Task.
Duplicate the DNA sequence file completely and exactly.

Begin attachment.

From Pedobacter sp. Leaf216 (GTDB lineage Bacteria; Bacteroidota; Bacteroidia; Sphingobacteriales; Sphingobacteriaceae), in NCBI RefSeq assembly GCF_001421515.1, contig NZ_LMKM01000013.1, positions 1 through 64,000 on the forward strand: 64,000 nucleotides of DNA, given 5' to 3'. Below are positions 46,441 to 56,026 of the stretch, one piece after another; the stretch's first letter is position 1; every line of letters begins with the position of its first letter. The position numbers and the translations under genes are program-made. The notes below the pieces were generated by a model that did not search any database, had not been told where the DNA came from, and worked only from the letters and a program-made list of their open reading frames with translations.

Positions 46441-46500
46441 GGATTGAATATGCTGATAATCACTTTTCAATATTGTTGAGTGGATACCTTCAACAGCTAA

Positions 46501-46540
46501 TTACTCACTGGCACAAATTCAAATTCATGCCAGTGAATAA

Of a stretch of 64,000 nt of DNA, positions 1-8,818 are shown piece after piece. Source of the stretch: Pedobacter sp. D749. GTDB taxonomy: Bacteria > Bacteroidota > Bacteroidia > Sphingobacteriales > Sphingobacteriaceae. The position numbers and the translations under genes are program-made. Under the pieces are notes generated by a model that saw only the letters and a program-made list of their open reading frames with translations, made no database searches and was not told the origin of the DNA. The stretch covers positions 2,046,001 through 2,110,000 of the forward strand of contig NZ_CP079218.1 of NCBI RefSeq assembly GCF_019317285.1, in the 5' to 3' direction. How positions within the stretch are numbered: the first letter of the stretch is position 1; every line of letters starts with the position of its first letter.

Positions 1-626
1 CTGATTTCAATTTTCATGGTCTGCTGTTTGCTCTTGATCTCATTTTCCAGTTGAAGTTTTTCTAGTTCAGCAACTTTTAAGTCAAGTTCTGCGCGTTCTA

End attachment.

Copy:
From Pedobacter sp. Leaf216 (GTDB lineage Bacteria; Bacteroidota; Bacteroidia; Sphingobacteriales; Sphingobacteriaceae), in NCBI RefSeq assembly GCF_001421515.1, contig NZ_LMKM01000013.1, positions 1 through 64,000 on the forward strand: 64,000 nucleotides of DNA, given 5' to 3'. Below are positions 46,441 to 56,026 of the stretch, one piece after another; the stretch's first letter is position 1; every line of letters begins with the position of its first letter. The position numbers and the translations under genes are program-made. The notes below the pieces were generated by a model that did not search any database, had not been told where the DNA came from, and worked only from the letters and a program-made list of their open reading frames with translations.

Positions 46441-46500
46441 GGATTGAATATGCTGATAATCACTTTTCAATATTGTTGAGTGGATACCTTCAACAGCTAA

Positions 46501-46540
46501 TTACTCACTGGCACAAATTCAAATTCATGCCAGTGAATAA

Of a stretch of 64,000 nt of DNA, positions 1-8,818 are shown piece after piece. Source of the stretch: Pedobacter sp. D749. GTDB taxonomy: Bacteria > Bacteroidota > Bacteroidia > Sphingobacteriales > Sphingobacteriaceae. The position numbers and the translations under genes are program-made. Under the pieces are notes generated by a model that saw only the letters and a program-made list of their open reading frames with translations, made no database searches and was not told the origin of the DNA. The stretch covers positions 2,046,001 through 2,110,000 of the forward strand of contig NZ_CP079218.1 of NCBI RefSeq assembly GCF_019317285.1, in the 5' to 3' direction. How positions within the stretch are numbered: the first letter of the stretch is position 1; every line of letters starts with the position of its first letter.

Positions 1-626
1 CTGATTTCAATTTTCATGGTCTGCTGTTTGCTCTTGATCTCATTTTCCAGTTGAAGTTTTTCTAGTTCAGCAACTTTTAAGTCAAGTTCTGCGCGTTCTA